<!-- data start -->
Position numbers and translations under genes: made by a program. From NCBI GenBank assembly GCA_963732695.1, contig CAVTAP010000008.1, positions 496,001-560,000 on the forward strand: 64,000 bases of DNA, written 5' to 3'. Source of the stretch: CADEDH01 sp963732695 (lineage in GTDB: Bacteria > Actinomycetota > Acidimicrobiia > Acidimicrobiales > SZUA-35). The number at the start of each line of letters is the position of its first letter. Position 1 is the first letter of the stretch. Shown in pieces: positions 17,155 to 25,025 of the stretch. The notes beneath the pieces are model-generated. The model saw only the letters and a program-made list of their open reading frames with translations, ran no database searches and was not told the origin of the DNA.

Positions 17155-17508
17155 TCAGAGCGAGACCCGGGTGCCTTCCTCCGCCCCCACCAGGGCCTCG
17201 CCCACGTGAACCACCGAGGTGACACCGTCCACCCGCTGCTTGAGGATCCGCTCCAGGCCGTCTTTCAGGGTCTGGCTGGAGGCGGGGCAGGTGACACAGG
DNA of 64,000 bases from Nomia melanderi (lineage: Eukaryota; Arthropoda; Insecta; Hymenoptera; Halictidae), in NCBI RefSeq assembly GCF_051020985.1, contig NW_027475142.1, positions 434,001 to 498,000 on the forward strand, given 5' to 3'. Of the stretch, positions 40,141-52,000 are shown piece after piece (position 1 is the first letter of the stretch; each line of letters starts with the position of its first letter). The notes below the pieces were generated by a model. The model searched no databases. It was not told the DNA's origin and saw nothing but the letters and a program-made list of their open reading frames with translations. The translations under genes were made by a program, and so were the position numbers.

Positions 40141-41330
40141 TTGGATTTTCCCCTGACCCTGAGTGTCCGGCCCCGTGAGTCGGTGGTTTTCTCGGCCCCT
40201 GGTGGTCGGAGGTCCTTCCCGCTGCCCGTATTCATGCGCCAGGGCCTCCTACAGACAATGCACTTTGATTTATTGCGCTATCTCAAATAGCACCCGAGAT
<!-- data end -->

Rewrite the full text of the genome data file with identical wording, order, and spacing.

Position numbers and translations under genes: made by a program. From NCBI GenBank assembly GCA_963732695.1, contig CAVTAP010000008.1, positions 496,001-560,000 on the forward strand: 64,000 bases of DNA, written 5' to 3'. Source of the stretch: CADEDH01 sp963732695 (lineage in GTDB: Bacteria > Actinomycetota > Acidimicrobiia > Acidimicrobiales > SZUA-35). The number at the start of each line of letters is the position of its first letter. Position 1 is the first letter of the stretch. Shown in pieces: positions 17,155 to 25,025 of the stretch. The notes beneath the pieces are model-generated. The model saw only the letters and a program-made list of their open reading frames with translations, ran no database searches and was not told the origin of the DNA.

Positions 17155-17508
17155 TCAGAGCGAGACCCGGGTGCCTTCCTCCGCCCCCACCAGGGCCTCG
17201 CCCACGTGAACCACCGAGGTGACACCGTCCACCCGCTGCTTGAGGATCCGCTCCAGGCCGTCTTTCAGGGTCTGGCTGGAGGCGGGGCAGGTGACACAGG
DNA of 64,000 bases from Nomia melanderi (lineage: Eukaryota; Arthropoda; Insecta; Hymenoptera; Halictidae), in NCBI RefSeq assembly GCF_051020985.1, contig NW_027475142.1, positions 434,001 to 498,000 on the forward strand, given 5' to 3'. Of the stretch, positions 40,141-52,000 are shown piece after piece (position 1 is the first letter of the stretch; each line of letters starts with the position of its first letter). The notes below the pieces were generated by a model. The model searched no databases. It was not told the DNA's origin and saw nothing but the letters and a program-made list of their open reading frames with translations. The translations under genes were made by a program, and so were the position numbers.

Positions 40141-41330
40141 TTGGATTTTCCCCTGACCCTGAGTGTCCGGCCCCGTGAGTCGGTGGTTTTCTCGGCCCCT
40201 GGTGGTCGGAGGTCCTTCCCGCTGCCCGTATTCATGCGCCAGGGCCTCCTACAGACAATGCACTTTGATTTATTGCGCTATCTCAAATAGCACCCGAGAT